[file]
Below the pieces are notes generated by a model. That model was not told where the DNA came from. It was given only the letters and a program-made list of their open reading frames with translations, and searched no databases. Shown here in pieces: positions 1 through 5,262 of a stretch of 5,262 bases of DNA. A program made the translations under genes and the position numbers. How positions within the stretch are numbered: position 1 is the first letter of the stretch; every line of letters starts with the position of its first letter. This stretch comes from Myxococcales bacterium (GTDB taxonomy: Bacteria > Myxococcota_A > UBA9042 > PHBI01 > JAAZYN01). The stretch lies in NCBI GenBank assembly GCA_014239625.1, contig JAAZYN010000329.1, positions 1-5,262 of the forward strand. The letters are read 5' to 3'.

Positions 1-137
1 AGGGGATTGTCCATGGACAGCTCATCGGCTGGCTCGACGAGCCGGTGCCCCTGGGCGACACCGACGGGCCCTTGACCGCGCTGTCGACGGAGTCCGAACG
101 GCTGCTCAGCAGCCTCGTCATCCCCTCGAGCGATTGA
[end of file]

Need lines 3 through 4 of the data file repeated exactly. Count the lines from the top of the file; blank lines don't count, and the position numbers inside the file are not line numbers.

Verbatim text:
1 AGGGGATTGTCCATGGACAGCTCATCGGCTGGCTCGACGAGCCGGTGCCCCTGGGCGACACCGACGGGCCCTTGACCGCGCTGTCGACGGAGTCCGAACG
101 GCTGCTCAGCAGCCTCGTCATCCCCTCGAGCGATTGA